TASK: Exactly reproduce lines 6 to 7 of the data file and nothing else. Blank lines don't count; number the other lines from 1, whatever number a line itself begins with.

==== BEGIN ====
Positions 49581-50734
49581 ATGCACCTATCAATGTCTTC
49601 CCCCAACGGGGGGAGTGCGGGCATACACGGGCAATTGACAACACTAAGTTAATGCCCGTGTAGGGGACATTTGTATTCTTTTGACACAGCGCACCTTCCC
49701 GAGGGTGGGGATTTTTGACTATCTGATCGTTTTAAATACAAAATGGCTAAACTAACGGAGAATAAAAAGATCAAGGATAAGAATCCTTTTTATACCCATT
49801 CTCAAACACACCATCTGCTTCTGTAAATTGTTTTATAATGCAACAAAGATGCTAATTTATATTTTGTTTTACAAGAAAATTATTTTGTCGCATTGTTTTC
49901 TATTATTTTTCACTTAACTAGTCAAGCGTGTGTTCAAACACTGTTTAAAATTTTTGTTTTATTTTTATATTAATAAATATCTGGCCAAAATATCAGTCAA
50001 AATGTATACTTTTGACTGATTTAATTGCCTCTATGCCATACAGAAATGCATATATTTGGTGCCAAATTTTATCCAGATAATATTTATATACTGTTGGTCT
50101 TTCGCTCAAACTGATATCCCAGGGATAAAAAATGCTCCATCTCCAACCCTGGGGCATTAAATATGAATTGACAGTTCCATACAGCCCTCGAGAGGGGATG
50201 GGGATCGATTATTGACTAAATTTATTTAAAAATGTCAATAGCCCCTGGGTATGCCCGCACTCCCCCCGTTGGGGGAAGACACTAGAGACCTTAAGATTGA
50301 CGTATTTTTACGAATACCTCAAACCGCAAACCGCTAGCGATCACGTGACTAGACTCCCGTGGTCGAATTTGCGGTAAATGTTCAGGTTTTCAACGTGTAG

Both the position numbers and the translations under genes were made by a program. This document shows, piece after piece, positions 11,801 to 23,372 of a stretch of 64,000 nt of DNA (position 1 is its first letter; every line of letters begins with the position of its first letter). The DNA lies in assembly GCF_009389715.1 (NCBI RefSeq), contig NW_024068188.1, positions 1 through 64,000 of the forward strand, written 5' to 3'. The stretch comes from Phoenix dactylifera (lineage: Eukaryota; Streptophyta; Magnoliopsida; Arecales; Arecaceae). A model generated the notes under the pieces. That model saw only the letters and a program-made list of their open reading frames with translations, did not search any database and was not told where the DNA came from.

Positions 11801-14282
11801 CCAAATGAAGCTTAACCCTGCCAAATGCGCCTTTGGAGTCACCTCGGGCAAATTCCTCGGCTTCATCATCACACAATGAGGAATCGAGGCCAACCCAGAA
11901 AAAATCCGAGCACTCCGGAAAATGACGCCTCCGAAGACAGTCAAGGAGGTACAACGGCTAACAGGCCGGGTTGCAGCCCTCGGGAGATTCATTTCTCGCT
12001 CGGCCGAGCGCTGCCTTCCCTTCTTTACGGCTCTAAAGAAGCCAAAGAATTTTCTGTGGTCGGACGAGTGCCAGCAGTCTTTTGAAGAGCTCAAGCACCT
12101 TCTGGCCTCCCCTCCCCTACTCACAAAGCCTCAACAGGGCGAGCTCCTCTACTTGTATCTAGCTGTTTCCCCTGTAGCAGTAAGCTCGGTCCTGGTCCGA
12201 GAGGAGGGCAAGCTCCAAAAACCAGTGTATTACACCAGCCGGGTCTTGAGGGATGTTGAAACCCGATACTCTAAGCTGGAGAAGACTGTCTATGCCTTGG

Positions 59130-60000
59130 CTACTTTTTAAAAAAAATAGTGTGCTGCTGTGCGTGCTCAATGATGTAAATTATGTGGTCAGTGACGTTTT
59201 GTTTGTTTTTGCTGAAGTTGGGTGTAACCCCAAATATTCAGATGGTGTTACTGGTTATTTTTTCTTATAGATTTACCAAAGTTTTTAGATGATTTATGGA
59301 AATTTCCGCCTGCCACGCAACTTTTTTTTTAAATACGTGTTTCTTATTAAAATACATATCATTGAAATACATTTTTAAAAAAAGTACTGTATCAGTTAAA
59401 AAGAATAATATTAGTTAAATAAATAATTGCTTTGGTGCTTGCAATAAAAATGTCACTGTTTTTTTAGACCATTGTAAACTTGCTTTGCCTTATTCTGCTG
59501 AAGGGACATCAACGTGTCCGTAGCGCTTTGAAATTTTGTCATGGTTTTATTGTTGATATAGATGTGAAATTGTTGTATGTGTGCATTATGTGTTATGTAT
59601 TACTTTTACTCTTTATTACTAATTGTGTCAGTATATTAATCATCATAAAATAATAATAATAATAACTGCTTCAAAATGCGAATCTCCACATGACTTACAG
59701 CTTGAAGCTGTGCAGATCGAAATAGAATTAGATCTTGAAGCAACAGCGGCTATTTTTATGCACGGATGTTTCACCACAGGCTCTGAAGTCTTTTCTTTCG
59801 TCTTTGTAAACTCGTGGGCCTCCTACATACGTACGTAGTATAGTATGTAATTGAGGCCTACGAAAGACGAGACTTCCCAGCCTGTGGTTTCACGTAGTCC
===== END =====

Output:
49901 TATTATTTTTCACTTAACTAGTCAAGCGTGTGTTCAAACACTGTTTAAAATTTTTGTTTTATTTTTATATTAATAAATATCTGGCCAAAATATCAGTCAA
50001 AATGTATACTTTTGACTGATTTAATTGCCTCTATGCCATACAGAAATGCATATATTTGGTGCCAAATTTTATCCAGATAATATTTATATACTGTTGGTCT